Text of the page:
quinine, but his advocacy of the arsenio
treatment has aroused great opposition
in all part of the country, with the ex
ception of Germany, where tim prefer
ence for the use of this drug lias long
been a peculiarity of that school of medi
cine.
Dr. Koch insists upon the correctness
of his method of treatm nt, however,
and adds that upon his return from his
next expedition hr will lie able to present
evidence that will compel even his most
vigorous opponents. (In* physicians of the
United Slates, to admit that he was right
in his assertions.
Another interesting fact discovered by
Dr. Koch is that women stand exposure
to a malarial climate far better than
men. During tile past four years there
has been an appalling mortality on the
gold coast, but scarcely a death was re
ported among the women, although every
kind 1 of man was dying—men new to the
tropics, men born in them, men who levd
been accustomed to them for years, even
men who had battled with the ravages
of the worst part of west Africa for a de
cade. On the occasion of his next visit
to Africa Dr. Koch will make this dis
at
covery an important part of his investi
gation and will attempt to fathom the
mystery, to learn if possible if the diffi
culty of infection on the part of women
is due to natural causes or to some pecu
liarity in their manner of life.
Dr. Koch will leave Berlin within tin
next two weeks, accompanied by eminent
scientists from various parts of Europe
and America. The party will first go to
the southern part of Europe, where the
malarial sections, especially those of
Italy and Greece, will lie thoroughly ex
amined. For many months he has been
making a study of these parts of Europe
and he has already determined the fact
that the dreaded Roman and Gampagna
fevers are Identical in cause and general
character with those of east Africa. The
expedition will then proceed to Africa,
and the next two years will be spent in
making - an exhaustive study of malarial
at the deadliest fever districts. |
No expedition that has left Europe in ;
many years lias excited as much interest j
as the departure of this company of sci
entists upon their voyage to the east, for I
those who have made a careful study of
the experiments of Dr. Koeli are confi
dent that he will succeed in his under
taking. and that the world is on the eve
of a decisive victory over this whole
group of maladies which have been the
curse of so many portions of the globe.
THE DOCTOR ON THE STAFF.
PACKED SNOW.
Washington Star: "To those house
keepers who frequently make ice cream
and frozen custards, now is tlie time for
them to prepare to put up snow for future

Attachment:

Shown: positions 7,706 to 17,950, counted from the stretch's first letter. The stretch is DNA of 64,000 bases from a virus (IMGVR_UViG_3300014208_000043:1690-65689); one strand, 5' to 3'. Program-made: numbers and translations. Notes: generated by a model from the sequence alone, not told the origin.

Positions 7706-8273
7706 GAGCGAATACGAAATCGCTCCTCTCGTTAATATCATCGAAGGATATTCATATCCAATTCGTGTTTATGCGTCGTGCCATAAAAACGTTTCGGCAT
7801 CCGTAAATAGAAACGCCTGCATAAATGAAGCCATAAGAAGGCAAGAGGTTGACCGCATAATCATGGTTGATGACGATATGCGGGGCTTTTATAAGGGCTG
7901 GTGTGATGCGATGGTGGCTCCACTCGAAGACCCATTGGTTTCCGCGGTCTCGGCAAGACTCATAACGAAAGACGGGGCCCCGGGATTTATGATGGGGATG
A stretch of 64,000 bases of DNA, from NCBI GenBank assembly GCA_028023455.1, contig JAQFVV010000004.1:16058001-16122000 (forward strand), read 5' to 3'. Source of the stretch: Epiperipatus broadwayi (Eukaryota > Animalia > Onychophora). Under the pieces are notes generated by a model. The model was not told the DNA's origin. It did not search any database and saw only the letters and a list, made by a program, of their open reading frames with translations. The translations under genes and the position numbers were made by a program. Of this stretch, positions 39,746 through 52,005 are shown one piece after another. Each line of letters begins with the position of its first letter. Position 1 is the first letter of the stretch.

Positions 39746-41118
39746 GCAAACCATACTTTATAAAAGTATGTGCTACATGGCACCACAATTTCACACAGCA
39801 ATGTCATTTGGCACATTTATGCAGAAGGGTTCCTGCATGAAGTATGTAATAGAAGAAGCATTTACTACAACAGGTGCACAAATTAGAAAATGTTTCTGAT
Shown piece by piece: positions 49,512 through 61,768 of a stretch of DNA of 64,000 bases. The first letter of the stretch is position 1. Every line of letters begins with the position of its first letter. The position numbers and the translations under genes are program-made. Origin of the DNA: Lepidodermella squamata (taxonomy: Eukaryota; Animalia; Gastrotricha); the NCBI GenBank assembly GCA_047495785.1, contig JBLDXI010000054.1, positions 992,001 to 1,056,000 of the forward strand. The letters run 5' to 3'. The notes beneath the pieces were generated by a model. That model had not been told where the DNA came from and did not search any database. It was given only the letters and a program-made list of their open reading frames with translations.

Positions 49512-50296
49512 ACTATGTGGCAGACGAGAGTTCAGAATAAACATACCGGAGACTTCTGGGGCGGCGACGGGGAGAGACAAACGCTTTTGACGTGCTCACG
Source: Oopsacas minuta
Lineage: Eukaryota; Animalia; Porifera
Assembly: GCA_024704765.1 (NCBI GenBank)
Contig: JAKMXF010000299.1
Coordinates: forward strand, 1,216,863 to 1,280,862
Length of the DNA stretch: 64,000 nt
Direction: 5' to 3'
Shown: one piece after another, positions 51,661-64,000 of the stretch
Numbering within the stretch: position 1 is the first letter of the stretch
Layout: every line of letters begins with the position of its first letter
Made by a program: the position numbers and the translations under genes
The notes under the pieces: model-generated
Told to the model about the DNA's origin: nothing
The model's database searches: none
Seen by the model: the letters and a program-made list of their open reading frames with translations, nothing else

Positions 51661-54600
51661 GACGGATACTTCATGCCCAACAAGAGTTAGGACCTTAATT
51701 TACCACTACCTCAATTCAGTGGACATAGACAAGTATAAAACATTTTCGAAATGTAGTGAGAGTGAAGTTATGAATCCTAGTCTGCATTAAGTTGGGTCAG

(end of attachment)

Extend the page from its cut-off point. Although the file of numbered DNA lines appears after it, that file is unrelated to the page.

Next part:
use," remarked a lady to a Star reporter.
"Fur the past three weeks I have made
all the creams and custards l have used
with snow, and I have packed away
enough to last me a month or so, even If
we do not have any more snows. Snow
is much easier to use in freezers lhan ice
and freezes much more rapidly, not re
quiring one-fourth the quantity of salt.
My plan of putting up snow is to pack it
in barrels. There is no expense about it,
except tin- barrels, and most cellars have
enough barrels to furnish the facilities
for securing all the snow that can be use I.
Of course there has been no occasion to
use barrels this week, for the snow was
plenty enough. The indications are also
that there will be more snows, but to be
on the safe side, 1 have a half dozen extra
barrels ready. If well packed the snow
will keep six weeks or more during the
weather we usually have in February and
March, but if there are to be no more
snows and it only lasted a month that
much would be gained or saved in the
way of being able to save tile expense of
ice. The barrels containing the stock of
snow should he placed in the yard, not in
tiie cellar, and. if possible, on the shady
side of the yard and as near the fence as
possible, so as to cut off wind drafts that
carry with them the hot air. There should
be lops oil them, and a couple of days
after the first filling, when they have
settled down, they should be repacked
and pounded dow n. In time the snow be
comes almost solid and lasts almost as
long as a piece of ice of the same size.
Tin- advantage in its favor is that it prac*-*.
tically costs nothing, gives the children
some fun in packing it away, cleans up
the yard to the extent of getting rid of
that much snow and freezes your foods
quicker than ice, besides saving the salt.
Is it a Yankee trick? Oh, yes, I learned
it ui) in Vermont, lint a lot of good things
are learned up there."
Kuehne Beveridge's
Bust of Kaiulani
A COMMITTEE OF NATIVE HAWAIIANS TO VISIT HERE WITH A COM
MISSION FOR HER TO MODEL THEIR DEAD PRINCESS.
The Hawaiian club of Honolulu consist-!
ing of the wealthier class of natives has
about determined to ask the services of
Miss Kuehne Beveridge, the sculptress,
to mould a buist of their dead young
ruler—for to the last they persisted in
thinking that some day Kaiulani would
lead them either as a queen, or as a diive
tress-general appointed by the United
States.
When they first proposed a monument
Lt> Kaiulani to be placed in the old palace
it was suggested that they apply to some
English sculptor, as Kaiulani was edu
cated 'principally in. England. Rut upon
considi ration, and when her love for